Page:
Time Was When I Wasn’t Able to Pray.

Categories: Church,Practices,Prayer

Time was when I wasn’t able to pray. I got confused between the imperfect institution of the church and the divine presence I experienced when I played music or felt/heard a paintbrush move across paper, smelled the vinegar-ish scent of white oak sawed, beheld the complex beauty of a person. I thought for the longest time when I prayed I was praying to an institution that may or may not have had my best interest at heart.

I have a mystical bent. I’ve had direct experiences of the divine – not especially special experiences – no burning bushes for me. A word/intuition was formed in my understanding that helped me know I count, have purpose born of spiritual gifts, though promised to us all, particular to me because of who I am and what I know/feel. But those spiritual experiences and the prayers/breaths I longed for didn’t necessarily match formal prayers I’d been taught or knew how to say.

I had a spiritual director who encouraged me to explore beyond the formal words of the church, and so I did. In that terrible/glorious time of experimentation, a spiritual space inside me opened, widened, deepened. That space is not always available to me – when I’m ashamed it closes like a trap. When I’m tired or anxious, I forget there is that space in me. And so I practice remembering to pray.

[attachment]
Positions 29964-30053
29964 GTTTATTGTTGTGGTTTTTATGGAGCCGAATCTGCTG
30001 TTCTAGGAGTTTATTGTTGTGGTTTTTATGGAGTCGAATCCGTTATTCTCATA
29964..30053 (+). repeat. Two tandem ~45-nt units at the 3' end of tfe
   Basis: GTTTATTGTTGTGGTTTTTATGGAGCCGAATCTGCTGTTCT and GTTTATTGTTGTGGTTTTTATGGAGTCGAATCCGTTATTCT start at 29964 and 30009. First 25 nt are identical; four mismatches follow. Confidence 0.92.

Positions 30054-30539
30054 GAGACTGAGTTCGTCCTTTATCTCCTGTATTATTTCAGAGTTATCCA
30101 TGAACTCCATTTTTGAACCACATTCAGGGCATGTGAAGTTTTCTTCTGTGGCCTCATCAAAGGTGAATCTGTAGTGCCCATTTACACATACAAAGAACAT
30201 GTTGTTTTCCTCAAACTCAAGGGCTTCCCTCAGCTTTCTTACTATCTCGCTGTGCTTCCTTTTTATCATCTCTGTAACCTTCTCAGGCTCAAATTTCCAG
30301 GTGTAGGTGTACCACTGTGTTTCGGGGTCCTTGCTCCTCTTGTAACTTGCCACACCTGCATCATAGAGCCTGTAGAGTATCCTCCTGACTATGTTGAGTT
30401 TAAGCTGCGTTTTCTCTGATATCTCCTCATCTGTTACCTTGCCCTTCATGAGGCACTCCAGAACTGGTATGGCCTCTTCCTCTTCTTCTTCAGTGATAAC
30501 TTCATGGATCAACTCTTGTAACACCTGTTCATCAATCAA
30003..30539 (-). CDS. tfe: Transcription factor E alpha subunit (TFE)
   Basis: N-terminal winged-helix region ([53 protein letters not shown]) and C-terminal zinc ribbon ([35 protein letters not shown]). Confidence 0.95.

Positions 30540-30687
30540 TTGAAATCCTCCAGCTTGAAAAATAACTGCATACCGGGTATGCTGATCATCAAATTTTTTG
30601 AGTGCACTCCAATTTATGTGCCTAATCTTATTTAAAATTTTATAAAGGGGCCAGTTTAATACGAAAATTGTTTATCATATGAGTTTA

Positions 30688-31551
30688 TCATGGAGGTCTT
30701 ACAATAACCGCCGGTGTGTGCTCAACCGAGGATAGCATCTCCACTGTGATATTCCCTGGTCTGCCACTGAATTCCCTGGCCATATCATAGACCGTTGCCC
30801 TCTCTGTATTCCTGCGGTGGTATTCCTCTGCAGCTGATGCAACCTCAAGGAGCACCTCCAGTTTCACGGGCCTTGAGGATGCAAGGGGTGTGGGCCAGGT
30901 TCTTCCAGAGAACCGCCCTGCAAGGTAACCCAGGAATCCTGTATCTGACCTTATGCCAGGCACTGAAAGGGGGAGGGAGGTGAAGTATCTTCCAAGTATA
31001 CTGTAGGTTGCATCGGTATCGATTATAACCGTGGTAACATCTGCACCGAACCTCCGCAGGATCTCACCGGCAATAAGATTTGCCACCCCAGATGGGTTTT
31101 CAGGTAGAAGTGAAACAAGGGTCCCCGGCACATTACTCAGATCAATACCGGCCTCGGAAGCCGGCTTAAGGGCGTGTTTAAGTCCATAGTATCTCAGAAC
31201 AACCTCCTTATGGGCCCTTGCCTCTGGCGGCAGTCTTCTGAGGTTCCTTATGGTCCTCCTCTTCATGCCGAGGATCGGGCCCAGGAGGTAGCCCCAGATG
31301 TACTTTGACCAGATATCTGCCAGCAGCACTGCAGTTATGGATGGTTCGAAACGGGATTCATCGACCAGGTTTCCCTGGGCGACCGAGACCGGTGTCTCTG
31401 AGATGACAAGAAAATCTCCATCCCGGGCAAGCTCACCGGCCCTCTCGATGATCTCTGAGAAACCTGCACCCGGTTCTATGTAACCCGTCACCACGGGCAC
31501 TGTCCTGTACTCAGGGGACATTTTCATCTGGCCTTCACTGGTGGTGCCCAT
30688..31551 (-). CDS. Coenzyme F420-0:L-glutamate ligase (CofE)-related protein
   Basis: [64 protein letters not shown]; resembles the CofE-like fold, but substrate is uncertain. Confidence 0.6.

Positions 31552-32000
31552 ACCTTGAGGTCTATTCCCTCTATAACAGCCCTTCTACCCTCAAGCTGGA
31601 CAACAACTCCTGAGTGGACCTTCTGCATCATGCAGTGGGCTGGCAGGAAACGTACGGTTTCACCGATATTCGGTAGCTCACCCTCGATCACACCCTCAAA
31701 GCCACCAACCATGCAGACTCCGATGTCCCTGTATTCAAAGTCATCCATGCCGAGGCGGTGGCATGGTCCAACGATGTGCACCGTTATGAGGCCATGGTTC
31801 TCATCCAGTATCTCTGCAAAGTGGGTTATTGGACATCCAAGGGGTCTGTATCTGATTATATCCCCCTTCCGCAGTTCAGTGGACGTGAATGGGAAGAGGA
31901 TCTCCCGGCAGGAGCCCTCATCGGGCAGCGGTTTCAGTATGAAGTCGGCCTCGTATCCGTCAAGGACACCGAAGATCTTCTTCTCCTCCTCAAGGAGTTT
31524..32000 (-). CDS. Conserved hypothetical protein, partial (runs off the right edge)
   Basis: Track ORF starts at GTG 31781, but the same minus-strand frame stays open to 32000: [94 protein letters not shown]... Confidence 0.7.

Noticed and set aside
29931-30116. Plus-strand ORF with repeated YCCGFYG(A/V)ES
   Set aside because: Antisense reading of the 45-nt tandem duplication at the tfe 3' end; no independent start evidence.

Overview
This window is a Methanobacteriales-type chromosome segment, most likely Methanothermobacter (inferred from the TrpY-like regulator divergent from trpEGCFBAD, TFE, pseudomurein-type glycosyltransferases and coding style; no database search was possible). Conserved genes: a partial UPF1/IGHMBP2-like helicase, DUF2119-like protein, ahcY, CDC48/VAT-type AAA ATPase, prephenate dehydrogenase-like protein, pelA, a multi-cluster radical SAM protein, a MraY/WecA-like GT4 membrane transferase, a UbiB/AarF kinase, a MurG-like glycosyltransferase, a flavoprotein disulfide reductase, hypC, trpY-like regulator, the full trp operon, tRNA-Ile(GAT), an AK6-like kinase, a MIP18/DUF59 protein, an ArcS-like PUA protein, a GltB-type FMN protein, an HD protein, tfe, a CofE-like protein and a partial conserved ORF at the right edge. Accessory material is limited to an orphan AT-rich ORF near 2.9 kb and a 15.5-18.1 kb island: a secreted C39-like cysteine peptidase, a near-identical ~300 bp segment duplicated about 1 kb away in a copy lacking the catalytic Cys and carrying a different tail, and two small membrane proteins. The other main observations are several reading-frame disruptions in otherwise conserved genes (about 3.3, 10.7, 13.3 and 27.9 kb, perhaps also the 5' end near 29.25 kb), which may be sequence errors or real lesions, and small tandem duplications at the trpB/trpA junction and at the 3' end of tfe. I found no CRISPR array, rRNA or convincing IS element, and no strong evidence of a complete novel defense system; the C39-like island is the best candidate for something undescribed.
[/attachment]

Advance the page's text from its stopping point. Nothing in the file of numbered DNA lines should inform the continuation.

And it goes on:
A great joy of this experimentation is I have found the prayers I learned to say in church turned out to be multivalent. Once I began to explore the space of prayer in me, I discovered no words actually describe that space and the experiences of comfort, trust, willingness to be present even if it scared me. I began to understand the formal words we say in church are metaphors, attempts, and discipline for the sweet work of exploring Divine presence. I stopped needing the words of the church to be one-dimensional and literal. I have now allowed the words of the church remind me of Divine presence, to remind me of my longing for that space.

I believe this is what we are doing in church together, beloved. Movement toward the heart of God compels us to be Love together, for the sake of the world’s repair.


Author: Laura Ruth Jarrett

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